The California Drought and Water Conservation

May 30, 2014 | 1 comment(s)

By now, most of you have probably seen this historic image of the California snowpack. In January, NASA and the National Oceanic and Atmospheric Administration (NOAA) released photos showing the dramatic effect the California drought has had on the state’s landscape and snowpack.

As the picture below shows, much of the greenery, snowpack depth, and precipitation in California’s Sierra region has dramatically decreased within just a year. According to Southern California’s NBC affiliate station, the runoff from the California mountain range is a key source of water for California communities and growers. It accounts for about one-third of the state’s water.

 California Snowpack

In late March, the Sierra Nevada region received some much needed snowfall, but Mark Cowin, Department of Water Resources director, believed even then that the drought was far from over. Fast forward to early April—surveyors skied into the Sierra Nevada to measure the snowpack level. Surveyors measure the amount of water that melts from the snowpack into the streams and reservoirs below. In April, the snowpack was about 32 percent of the average water content.

The most recent measurement of the snowpack, taken on May 1st, reveals that the situation is not getting any better. After taking the final measurement of the snowpack for the wet season, California’s Department of Water Resources revealed that the snowpack is now at 18 percent of its average water content level. SoCal’s NBC news station states, “Water managers have said the northern Sierra snowpack that feeds California's major reservoirs is 9 percent of average, and those reservoirs are only half full.”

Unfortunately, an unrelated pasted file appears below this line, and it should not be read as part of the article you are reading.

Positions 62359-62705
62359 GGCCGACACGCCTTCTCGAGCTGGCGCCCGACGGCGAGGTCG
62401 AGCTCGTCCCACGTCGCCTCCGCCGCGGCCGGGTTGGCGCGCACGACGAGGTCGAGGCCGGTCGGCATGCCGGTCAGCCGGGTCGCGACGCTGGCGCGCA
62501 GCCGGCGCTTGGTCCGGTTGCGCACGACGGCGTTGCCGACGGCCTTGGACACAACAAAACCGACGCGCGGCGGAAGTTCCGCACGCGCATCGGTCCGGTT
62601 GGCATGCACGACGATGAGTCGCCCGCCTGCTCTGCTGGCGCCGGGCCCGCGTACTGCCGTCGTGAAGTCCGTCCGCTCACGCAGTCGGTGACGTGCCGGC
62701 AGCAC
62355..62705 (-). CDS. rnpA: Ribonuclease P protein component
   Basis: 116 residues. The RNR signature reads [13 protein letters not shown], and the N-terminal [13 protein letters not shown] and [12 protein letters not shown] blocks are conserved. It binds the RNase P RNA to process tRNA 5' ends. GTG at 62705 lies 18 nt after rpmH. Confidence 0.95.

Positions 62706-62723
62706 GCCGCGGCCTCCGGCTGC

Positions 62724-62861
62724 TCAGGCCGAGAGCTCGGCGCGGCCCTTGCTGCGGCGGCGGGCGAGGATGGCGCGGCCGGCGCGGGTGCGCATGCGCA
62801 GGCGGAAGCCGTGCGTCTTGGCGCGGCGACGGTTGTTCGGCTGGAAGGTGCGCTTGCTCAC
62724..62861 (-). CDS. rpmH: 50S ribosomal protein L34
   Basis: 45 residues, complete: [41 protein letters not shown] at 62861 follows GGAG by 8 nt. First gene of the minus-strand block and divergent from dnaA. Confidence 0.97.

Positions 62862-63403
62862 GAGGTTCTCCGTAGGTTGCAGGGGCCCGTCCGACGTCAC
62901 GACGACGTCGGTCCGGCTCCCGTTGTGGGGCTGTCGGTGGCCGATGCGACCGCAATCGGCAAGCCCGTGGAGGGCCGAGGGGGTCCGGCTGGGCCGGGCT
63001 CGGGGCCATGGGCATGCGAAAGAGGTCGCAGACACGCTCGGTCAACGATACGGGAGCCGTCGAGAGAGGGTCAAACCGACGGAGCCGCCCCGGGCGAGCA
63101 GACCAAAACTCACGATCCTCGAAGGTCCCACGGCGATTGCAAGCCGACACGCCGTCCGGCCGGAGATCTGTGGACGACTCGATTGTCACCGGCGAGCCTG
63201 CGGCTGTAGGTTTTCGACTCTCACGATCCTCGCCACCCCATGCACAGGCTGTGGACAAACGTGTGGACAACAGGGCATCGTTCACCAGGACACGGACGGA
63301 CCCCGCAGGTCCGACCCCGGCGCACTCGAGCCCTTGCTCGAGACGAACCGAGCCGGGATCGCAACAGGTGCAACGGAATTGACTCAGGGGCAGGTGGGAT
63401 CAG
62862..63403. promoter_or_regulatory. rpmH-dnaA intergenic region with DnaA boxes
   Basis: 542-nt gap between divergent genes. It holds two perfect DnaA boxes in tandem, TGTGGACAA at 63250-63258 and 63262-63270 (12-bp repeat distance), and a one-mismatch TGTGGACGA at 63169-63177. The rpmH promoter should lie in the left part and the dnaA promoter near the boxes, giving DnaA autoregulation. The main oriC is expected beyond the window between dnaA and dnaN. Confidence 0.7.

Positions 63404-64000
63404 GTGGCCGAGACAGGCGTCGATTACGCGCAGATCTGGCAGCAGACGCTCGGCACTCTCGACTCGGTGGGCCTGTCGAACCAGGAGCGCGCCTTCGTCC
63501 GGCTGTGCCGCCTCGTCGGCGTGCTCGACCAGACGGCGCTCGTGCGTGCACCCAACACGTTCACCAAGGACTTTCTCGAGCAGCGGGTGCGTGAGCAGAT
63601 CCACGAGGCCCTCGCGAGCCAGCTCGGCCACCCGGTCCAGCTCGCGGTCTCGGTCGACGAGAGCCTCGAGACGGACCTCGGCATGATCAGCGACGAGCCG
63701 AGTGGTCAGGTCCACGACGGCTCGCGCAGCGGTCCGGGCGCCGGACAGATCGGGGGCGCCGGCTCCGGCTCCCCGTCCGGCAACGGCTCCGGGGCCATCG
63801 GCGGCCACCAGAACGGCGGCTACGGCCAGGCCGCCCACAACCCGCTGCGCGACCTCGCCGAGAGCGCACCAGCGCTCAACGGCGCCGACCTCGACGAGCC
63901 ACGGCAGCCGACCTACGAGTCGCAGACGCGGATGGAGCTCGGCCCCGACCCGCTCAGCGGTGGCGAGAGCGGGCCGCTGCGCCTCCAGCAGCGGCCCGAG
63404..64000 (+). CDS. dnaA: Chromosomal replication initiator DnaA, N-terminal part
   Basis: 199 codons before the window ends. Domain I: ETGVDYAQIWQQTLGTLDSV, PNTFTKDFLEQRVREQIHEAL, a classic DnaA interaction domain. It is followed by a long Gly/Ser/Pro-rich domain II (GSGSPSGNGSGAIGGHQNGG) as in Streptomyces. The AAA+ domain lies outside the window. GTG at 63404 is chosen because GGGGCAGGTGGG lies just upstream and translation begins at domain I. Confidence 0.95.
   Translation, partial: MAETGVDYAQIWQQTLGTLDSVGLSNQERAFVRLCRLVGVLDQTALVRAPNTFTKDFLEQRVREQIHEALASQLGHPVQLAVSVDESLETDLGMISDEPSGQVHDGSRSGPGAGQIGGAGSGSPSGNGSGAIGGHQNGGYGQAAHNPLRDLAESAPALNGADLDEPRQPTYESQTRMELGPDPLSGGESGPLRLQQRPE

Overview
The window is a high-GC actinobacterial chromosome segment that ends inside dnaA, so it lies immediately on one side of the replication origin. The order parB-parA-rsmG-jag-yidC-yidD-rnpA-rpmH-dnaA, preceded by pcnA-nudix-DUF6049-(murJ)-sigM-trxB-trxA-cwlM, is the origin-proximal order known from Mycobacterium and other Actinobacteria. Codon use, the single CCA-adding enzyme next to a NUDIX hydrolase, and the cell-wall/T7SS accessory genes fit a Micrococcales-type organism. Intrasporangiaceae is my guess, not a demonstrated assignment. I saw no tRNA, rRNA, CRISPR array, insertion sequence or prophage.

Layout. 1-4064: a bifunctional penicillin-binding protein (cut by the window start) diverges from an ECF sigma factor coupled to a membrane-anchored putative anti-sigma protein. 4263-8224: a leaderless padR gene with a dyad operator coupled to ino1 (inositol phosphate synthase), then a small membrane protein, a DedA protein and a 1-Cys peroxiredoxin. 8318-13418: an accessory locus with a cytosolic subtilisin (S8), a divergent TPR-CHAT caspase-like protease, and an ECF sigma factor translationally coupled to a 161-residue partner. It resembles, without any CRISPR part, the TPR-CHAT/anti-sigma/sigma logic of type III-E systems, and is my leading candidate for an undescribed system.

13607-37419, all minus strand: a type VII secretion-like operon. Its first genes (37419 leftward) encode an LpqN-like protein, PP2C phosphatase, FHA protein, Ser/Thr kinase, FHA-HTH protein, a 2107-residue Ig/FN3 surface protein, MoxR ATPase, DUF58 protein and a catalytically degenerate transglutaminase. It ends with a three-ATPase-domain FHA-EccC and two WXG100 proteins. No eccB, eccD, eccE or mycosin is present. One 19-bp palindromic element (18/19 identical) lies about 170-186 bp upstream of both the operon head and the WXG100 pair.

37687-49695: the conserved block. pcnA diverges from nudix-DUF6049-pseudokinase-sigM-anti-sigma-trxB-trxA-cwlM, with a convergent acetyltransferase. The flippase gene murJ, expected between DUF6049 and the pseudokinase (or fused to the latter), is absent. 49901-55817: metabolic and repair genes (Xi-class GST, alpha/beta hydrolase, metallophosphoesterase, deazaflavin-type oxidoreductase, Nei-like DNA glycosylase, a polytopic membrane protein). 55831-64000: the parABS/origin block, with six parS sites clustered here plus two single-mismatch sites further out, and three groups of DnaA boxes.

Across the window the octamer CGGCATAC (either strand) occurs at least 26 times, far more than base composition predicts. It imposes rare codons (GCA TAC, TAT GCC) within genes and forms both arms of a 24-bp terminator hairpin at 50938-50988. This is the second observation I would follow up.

Since the snowpack is a major source of water in the state, its depletion is a serious issue for the entire state, especially with the hot and dry summer months approaching.

As Mark Cowin stated, “This drought is a wake-up call that we all have to take water conservation seriously and make it a way of life.” You can take simple steps now to practice water conservation. Learn how to conserve water by taking our “Gallon Challenge—EE Style” You’ll be surprised by how much water you use in a typical day, especially when you only have one gallon for your cooking, drinking, and sanitation needs. Use this challenge to determine how much water to have in your family’s home water storage.

 

If you would like to know what to do to begin conserving water, check out this article to get started: 45 Ways to Conserve Water.

What tips do you have for conserving water?

--Angela

Photo Courtesy of National Journal

 

Sources

http://www.nationaljournal.com/energy/the-california-drought-as-seen-from-space-20140204

http://www.nbclosangeles.com/news/local/Sierra-Nevada-Snowpack-California-Drought-257500871.html

This post was posted in Uncategorized and was tagged with California Drought, drought, natural disaster

One thought on “The California Drought and Water Conservation ”

  • Nath

    Lawns, grass, turf...these are the biggest culprits when it comes to water use and water waste.
    Of all the landscape features such as bushes, flowers, veggies and fruit, trees etc. Lawns/grass are the biggest consumer of water. 80% of your outdoor water use goes for the lawn. We must quit insisting on having large lawns in the driest states in the nation. Utah consumes more water per capita than other states and yet is the second driest...somethings not quite right.

    Reply

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